The blindingly shiny floors and fluorescent lights overhead seemed to go on forever in the long walk through the jagged corridors of the Pentagon.
Past the conference room of the joint chiefs — The Tank — where golden curtains adorn tightly shuttered faux windows, past the endless oil paintings of colorfully decorated military leaders, is the United States Air Force Office of the Secretary.
In the 17.5 miles of corridors, it is a seven-minute walk from the entrance.
Secretary Michael Donley has an affable Everyman smile. He settles into a gold and ultramarine-blue striped club chair in his office. Nearby, detailed model Air Force aircraft appear to be taking off from a wooden table. It is where he regularly meets with his military counterpart Gen. Norton Schwartz.
Troubleshooting doesn’t begin to describe what the air service’s top civilian leader and the four-star general must accomplish amid these four walls.
“We’re not pretending mistakes were not made,” Donley candidly said. “That’s definitely a responsibility of leadership.”
Donley was referring to the incident in 2007, when six nuclear warheads were mistakenly loaded on an Air Force plane that flew over the U.S. News broke a year later that nuclear missile components had been shipped to Taiwan in error.
The Pentagon’s director of administration and management at the time, Donley was recruited to restore credibility to and revamp the Air Force system.
“Those were pretty serious missteps,” Donley said. “So the chief and I have focused on strengthening our oversight and stewardship of the nuclear enterprise.”
The two have the task of rebuilding the nuclear component in the air and space power branch of the U.S. Armed Forces. As secretary, Donley is responsible for more than 334,000 men and women on active duty; 176,000 Air National Guard and Air Force Reserve members; and 170,000 civilians. He oversees the Air Force’s annual budget of more than $110 billion.
Hanging on walls inside his office are paintings of Air Force aircraft throughout history — including a large one of an F-22 Raptor stealth fighter. In 2009, Donley and Schwartz, with Secretary of Defense Robert Gates, decided to close out production of the F-22 — the Air Force’s most advanced fighter — one of many politically charged budget decisions Donley must make routinely.
“We’re redirecting resources inside the Air Force and that has meant terminating production of aircraft we think we have sufficient quantities of today,” Donley said. “We’re refocusing those dollars on new and emerging capabilities.”
In February, Donley and Air Force Chief of Staff Schwartz spoke before the House Armed Services Committee, requesting $150 billion in the baseline budget and $16 billion for overseas operations. Delaying the appropriations bill would negatively impact U.S. military operations in Iraq and Afghanistan, Donely and Schwartz warned.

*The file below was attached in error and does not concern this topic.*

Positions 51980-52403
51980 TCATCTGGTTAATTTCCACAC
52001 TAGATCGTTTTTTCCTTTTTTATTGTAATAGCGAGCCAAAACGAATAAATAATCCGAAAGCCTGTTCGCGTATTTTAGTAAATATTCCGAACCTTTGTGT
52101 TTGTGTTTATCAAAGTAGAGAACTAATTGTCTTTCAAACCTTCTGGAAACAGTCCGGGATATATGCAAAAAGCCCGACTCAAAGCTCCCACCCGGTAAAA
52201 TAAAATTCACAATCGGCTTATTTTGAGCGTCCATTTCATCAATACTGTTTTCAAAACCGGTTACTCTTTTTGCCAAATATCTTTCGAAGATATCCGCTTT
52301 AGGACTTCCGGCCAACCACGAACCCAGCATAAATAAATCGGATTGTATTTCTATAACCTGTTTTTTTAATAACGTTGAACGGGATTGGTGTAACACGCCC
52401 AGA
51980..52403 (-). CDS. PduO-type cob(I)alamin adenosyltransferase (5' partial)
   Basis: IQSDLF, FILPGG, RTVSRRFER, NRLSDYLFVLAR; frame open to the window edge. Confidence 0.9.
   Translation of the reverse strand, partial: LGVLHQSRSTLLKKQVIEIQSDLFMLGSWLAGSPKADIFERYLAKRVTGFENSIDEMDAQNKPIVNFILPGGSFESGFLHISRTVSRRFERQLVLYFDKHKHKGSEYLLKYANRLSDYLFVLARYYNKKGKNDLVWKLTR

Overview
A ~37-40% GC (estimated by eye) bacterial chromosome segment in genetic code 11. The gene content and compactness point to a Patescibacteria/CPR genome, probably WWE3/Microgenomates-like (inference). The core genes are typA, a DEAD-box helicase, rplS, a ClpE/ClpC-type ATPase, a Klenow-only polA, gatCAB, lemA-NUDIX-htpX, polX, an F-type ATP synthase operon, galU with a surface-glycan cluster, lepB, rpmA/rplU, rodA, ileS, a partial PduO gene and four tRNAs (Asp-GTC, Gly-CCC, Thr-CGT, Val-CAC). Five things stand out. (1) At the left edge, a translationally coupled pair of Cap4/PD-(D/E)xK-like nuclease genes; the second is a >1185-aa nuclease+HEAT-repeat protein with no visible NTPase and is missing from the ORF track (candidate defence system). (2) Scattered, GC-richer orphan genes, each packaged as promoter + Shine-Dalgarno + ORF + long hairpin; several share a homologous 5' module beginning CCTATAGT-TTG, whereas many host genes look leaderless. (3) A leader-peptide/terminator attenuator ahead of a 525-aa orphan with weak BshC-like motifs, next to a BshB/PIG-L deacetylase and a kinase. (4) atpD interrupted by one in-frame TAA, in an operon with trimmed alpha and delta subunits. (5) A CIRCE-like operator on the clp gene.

Right now, nearly 40,000 airmen are deployed to 263 locations across the globe. Among the Air Force’s priorities is providing support to U.S. Central Command and coalition forces in Iraq and Afghanistan.
Living and breathing all things military, Donley was born in 1952 at Hamilton Air Force Base in Novato, Calif.
“More of a coincidence than anything else,” Donley countered, adding that his father, an insurance broker, had served in the Air Force for a short time. Donley grew up during the Yom Kippur War of 1973, the Turkish invasion of Cyprus in 1974, and the Vietnam War, followed by the Fall of Saigon in 1975.
At 19, after two years at El Camino College, his draft number, relatively low at No. 66, was picked. The Army sent him to Fort Bragg, N.C., to work as an intelligence specialist. After three years, he was accepted to the USC School of International Relations. He earned his bachelor’s in 1977 and master’s a year later. At USC Dornsife, he studied national and international security.
“I knew then that I would come to D.C.,” he said. “There were USC alumni in D.C. who got there a year or two ahead of me. I had a network to help me get started.”
In 1978, he snagged his first job as editor of the National Security Record. Developing contacts on Capitol Hill, he became legislative assistant in the U.S. Senate, then a staffer on the Senate Armed Services Committee.
He was director of defense programs at the National Security Council (NSC) when he approached Colin Powell, then-deputy national security adviser.
“Sir, I’ve been here at the NSC three-plus years,” he recalled telling Powell in 1987. “Unless you have something new for me to do, my intent is to try to find work over at the Pentagon.”
That day, Secretary of Defense Caspar Weinberger announced his retirement and Frank Carlucci became the secretary of defense. Powell became national security adviser and promoted Donley to deputy executive secretary overseeing the White House Situation Room. Donley coordinated the White House policy on the Goldwater-Nichols Department of Defense Reorganization Act and wrote the national security strategy for President Ronald Reagan.
In 1989, Donley was appointed assistant secretary of the Air Force, and later acting secretary. In 1993, Donley left government work to do private consulting — until the Pentagon came calling in 2005.
“Sometimes,” he said, “the jobs choose you.”
“I knew then that I would come to D.C. There were USC alumni in D.C. who got there a year or two ahead of me. I had a network to help me get started.”